There are many books available that tell true stories of hauntings, but Denning's angle here is to try to view the experiences from the other side from the spirits' point of view. What are they going through? Of what does their existence consist? How might they view the living? What is the psychology of a ghost? Why do they haunt?
Few are more qualified to attempt to answer these questions than Hazel M. Denning. For over 65 years she has been investigating paranormal phenomena, and to many she is considered the grande dame of the field. Moreover, she has a Ph.D. in Clinical Psychology and is one of the most respected past-life therapists around. In her investigations, she has also worked with some of the world's best psychics, who have been able to provide their insights into the minds and emotions of spirit world.
Traumatic deaths, for example, can sometimes trap the victim's spirit energy in the place of death. Denning experienced this firsthand when she was in her 20s in her own home. She awoke on several nights with the intense and heavy feeling of a foreign presence in her bedroom. Unexplained noises and items falling inexplicably from shelves led her to suspect that a spirit haunted the place. Research into the home's past revealed that a woman suffering from pneumonia had suffocated in the bedroom. Apparently, the poor soul did not know how to leave.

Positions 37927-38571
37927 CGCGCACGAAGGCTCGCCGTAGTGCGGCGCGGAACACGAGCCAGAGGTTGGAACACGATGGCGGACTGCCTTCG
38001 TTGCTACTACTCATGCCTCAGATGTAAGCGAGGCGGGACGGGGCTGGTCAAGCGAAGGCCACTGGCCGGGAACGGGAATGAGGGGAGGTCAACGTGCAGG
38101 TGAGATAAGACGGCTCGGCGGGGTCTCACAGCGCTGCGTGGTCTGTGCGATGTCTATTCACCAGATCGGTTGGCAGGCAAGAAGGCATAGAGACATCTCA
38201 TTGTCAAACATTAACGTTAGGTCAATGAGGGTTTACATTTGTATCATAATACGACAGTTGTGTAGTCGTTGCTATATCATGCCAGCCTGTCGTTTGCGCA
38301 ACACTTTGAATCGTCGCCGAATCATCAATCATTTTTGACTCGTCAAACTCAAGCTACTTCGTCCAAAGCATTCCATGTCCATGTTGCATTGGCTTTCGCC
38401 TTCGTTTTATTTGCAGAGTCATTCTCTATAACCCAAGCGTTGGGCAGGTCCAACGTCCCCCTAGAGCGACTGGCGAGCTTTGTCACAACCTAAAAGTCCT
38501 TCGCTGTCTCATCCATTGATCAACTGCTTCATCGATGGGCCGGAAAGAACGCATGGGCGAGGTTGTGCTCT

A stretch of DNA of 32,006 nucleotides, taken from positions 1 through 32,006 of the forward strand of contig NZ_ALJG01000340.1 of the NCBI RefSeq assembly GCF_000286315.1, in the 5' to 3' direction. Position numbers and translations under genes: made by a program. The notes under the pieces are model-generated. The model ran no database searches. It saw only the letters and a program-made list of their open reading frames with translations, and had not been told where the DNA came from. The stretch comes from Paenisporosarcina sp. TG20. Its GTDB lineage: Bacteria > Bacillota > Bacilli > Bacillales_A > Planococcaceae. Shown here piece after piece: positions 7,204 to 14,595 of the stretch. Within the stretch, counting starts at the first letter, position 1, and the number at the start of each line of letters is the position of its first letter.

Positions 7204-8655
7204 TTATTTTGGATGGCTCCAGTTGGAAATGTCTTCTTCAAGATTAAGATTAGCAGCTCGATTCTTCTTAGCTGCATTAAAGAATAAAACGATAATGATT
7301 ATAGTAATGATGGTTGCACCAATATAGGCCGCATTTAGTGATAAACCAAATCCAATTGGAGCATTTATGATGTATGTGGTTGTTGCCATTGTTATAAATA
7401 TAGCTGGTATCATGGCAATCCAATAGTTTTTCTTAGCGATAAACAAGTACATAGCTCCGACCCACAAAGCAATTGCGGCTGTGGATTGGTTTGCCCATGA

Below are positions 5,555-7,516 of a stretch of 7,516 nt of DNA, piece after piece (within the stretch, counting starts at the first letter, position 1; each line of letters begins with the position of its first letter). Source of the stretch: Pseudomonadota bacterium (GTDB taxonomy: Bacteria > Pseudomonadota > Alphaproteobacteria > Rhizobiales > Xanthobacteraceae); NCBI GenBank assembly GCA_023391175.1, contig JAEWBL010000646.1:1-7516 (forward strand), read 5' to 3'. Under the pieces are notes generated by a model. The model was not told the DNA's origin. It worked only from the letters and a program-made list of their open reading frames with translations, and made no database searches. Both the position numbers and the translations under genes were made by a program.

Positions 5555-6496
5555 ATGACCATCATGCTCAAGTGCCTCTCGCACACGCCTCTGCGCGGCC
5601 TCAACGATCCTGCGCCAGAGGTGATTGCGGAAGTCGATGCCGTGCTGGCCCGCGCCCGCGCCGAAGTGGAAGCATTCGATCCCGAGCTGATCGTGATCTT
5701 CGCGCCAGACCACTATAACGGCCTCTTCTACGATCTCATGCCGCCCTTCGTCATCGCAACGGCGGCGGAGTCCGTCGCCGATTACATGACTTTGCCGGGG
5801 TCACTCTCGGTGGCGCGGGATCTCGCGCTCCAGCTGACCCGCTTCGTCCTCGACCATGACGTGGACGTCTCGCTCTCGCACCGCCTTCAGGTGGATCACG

Fear, guilt and anger can be the consuming emotions that keep a spirit from moving on. The weight of these emotional burdens can even delude the spirit into thinking she is still alive. This is illustrated by the case of a house haunted by three spirits: a grown brother and sister, and her boyfriend. The brother had murdered the boyfriend and buried his body in the fireplace. After the brother and sister died, the ghosts of all three remained, resenting and tormenting any new occupants.
Comfort and vengeance
Sometimes spirits remain because they need help or resolution to a problem or situation that could not be satisfied in life. And sometimes it's to settle a score. An interesting case that Denning relates is that of a good-natured woman who would inexplicably lash out in violent outbursts. Under hypnosis, the woman began to speak in a strange voice, announcing that he was a French architect who was executed in 1692 for constructing a faulty bridge that resulted in the deaths of several people. Why did he torment this woman through possession? Because she, he said, was one of his condemning judges in a previous life.
This story has a happy ending, fortunately, but would have been been a stronger case had Denning been able to verify the architect's tale through historical records.